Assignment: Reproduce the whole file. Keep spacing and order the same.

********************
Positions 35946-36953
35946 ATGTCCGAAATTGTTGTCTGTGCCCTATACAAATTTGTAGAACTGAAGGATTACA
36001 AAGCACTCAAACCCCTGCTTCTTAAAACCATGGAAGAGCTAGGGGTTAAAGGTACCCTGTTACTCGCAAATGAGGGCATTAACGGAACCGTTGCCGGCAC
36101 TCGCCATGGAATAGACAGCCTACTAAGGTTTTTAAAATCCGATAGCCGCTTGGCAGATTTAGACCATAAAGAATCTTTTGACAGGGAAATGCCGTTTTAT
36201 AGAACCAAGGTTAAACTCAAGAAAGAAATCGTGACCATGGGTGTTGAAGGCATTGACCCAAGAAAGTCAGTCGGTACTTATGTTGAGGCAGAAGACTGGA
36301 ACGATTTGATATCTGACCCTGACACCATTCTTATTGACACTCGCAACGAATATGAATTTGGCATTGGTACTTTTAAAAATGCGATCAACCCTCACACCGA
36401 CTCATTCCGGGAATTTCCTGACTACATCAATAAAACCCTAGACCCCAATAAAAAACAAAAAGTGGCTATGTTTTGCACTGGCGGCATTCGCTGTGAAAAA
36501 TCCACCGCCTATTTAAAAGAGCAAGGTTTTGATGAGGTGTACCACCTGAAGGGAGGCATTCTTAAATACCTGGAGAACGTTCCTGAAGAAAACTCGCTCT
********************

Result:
Positions 35946-36953
35946 ATGTCCGAAATTGTTGTCTGTGCCCTATACAAATTTGTAGAACTGAAGGATTACA
36001 AAGCACTCAAACCCCTGCTTCTTAAAACCATGGAAGAGCTAGGGGTTAAAGGTACCCTGTTACTCGCAAATGAGGGCATTAACGGAACCGTTGCCGGCAC
36101 TCGCCATGGAATAGACAGCCTACTAAGGTTTTTAAAATCCGATAGCCGCTTGGCAGATTTAGACCATAAAGAATCTTTTGACAGGGAAATGCCGTTTTAT
36201 AGAACCAAGGTTAAACTCAAGAAAGAAATCGTGACCATGGGTGTTGAAGGCATTGACCCAAGAAAGTCAGTCGGTACTTATGTTGAGGCAGAAGACTGGA
36301 ACGATTTGATATCTGACCCTGACACCATTCTTATTGACACTCGCAACGAATATGAATTTGGCATTGGTACTTTTAAAAATGCGATCAACCCTCACACCGA
36401 CTCATTCCGGGAATTTCCTGACTACATCAATAAAACCCTAGACCCCAATAAAAAACAAAAAGTGGCTATGTTTTGCACTGGCGGCATTCGCTGTGAAAAA
36501 TCCACCGCCTATTTAAAAGAGCAAGGTTTTGATGAGGTGTACCACCTGAAGGGAGGCATTCTTAAATACCTGGAGAACGTTCCTGAAGAAAACTCGCTCT